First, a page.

The technology content continues to swell as long as you keep checking option boxes. We were wowed by the night vision system that displays a ghostly gray image in the gauge cluster until we saw the admittedly more advanced Audi system that offers a superior image. However, the ability to detect pedestrians and suicidal animals well down the road is a pretty helpful safety feature even if actually seeing the video feed is a short-lived novelty that’s best left for wowing friends. For about three grand the Driver Assistance Package includes some helpful tech in the form of adaptive cruise control, active blind spot monitoring and active lane keeping. The intelligent cruise worked splendidly and will even slow to a stop if that’s what the traffic situation calls for. The active lane keeping was a new one for us but it essentially keeps you in your lane should you start to drift out by monitoring pavement markings. If you’re drifting over a line without your turn signal on you’ll get a subtle vibration in the steering wheel and the appropriate wheel will brake to effectively drag the Benz back on course. It’s pretty amazing technology but, thankfully, can be turned off. Another first for us was the $710 Splitview nav screen that allows the driver to see system functions (nav, audio, etc.) while the front passenger watches a movie on the same screen. Don’t ask us how it works, but it does. You’ll have no problem dazzling the neighbors with luxury features.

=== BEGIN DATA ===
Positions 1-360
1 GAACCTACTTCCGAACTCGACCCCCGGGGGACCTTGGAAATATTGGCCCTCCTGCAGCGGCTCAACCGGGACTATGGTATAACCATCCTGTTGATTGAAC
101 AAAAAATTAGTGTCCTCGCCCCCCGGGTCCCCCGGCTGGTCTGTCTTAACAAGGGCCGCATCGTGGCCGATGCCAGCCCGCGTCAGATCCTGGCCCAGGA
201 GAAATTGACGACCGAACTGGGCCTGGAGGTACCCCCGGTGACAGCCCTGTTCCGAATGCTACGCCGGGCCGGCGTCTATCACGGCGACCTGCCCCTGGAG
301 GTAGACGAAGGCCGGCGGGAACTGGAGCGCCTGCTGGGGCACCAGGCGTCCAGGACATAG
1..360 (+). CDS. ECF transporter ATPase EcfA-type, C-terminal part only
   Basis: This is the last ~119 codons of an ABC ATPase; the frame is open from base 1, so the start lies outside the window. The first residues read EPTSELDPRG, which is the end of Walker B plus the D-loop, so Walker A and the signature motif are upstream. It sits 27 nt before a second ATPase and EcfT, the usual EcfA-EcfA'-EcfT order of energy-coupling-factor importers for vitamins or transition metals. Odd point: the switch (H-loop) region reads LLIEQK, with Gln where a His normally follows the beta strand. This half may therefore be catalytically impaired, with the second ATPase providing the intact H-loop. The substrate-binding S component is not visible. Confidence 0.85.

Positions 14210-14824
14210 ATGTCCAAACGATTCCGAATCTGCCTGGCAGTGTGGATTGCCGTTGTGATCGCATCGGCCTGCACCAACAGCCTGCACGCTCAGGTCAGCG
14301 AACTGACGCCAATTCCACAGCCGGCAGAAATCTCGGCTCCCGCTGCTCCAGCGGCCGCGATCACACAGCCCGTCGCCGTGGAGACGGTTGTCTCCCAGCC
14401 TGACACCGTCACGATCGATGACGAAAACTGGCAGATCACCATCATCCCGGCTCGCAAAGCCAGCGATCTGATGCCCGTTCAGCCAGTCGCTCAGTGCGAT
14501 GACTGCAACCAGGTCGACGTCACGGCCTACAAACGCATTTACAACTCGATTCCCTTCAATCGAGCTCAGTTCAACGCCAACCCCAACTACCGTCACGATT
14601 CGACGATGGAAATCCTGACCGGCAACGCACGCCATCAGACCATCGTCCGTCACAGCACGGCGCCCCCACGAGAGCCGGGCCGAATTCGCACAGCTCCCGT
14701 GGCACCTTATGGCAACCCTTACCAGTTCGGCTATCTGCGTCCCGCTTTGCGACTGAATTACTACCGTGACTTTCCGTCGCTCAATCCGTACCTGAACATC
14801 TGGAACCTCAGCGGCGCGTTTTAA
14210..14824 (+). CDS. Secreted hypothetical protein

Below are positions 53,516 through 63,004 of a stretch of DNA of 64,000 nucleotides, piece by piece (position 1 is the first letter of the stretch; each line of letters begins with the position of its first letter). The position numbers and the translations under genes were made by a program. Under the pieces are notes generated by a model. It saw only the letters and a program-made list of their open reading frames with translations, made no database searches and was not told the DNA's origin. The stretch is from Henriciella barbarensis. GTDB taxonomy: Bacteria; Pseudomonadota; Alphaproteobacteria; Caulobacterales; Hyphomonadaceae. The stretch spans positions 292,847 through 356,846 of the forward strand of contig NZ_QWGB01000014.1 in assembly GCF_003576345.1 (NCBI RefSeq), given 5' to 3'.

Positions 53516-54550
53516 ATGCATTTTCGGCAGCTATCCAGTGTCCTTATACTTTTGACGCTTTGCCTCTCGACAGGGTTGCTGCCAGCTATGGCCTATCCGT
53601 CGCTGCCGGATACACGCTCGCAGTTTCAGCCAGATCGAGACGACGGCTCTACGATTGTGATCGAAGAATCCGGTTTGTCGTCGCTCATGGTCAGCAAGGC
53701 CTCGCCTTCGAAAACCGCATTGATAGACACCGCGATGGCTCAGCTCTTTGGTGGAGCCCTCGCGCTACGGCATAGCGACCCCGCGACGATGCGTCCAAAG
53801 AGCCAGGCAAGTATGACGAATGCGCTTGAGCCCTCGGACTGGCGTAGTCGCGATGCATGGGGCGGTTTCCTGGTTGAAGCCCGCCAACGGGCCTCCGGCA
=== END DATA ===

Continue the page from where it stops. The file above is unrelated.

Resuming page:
We’d rather be dazzled with dynamics and here the S550 held its own against the Ultimate Driving Machine with the optional Sport Package adding 19” AMG wheels and Active Body Control keeping the 4,455 pound curb weight in check by almost entirely eliminating body roll when set to Sport mode. Our only real enthusiast complaint is the slow and numb steering that honestly can’t match the BMW for responsiveness. You would never complain about the Benz’s cross-drilled brakes unless you’d just stepped out of Gernand’s Audi, which offers front and rear discs about 2 inches larger than on my S-Class. Nobody can deny the A8 positively dwarfs the competition in the whoa department. The Mercedes also swills the most premium with EPA ratings of 16 city / 24 highway. But considering the far less powerful straight-six BMW only manages one better in each measure I think most people will happily pay a few more dollars at the pump for the fun provided by the monstrous power.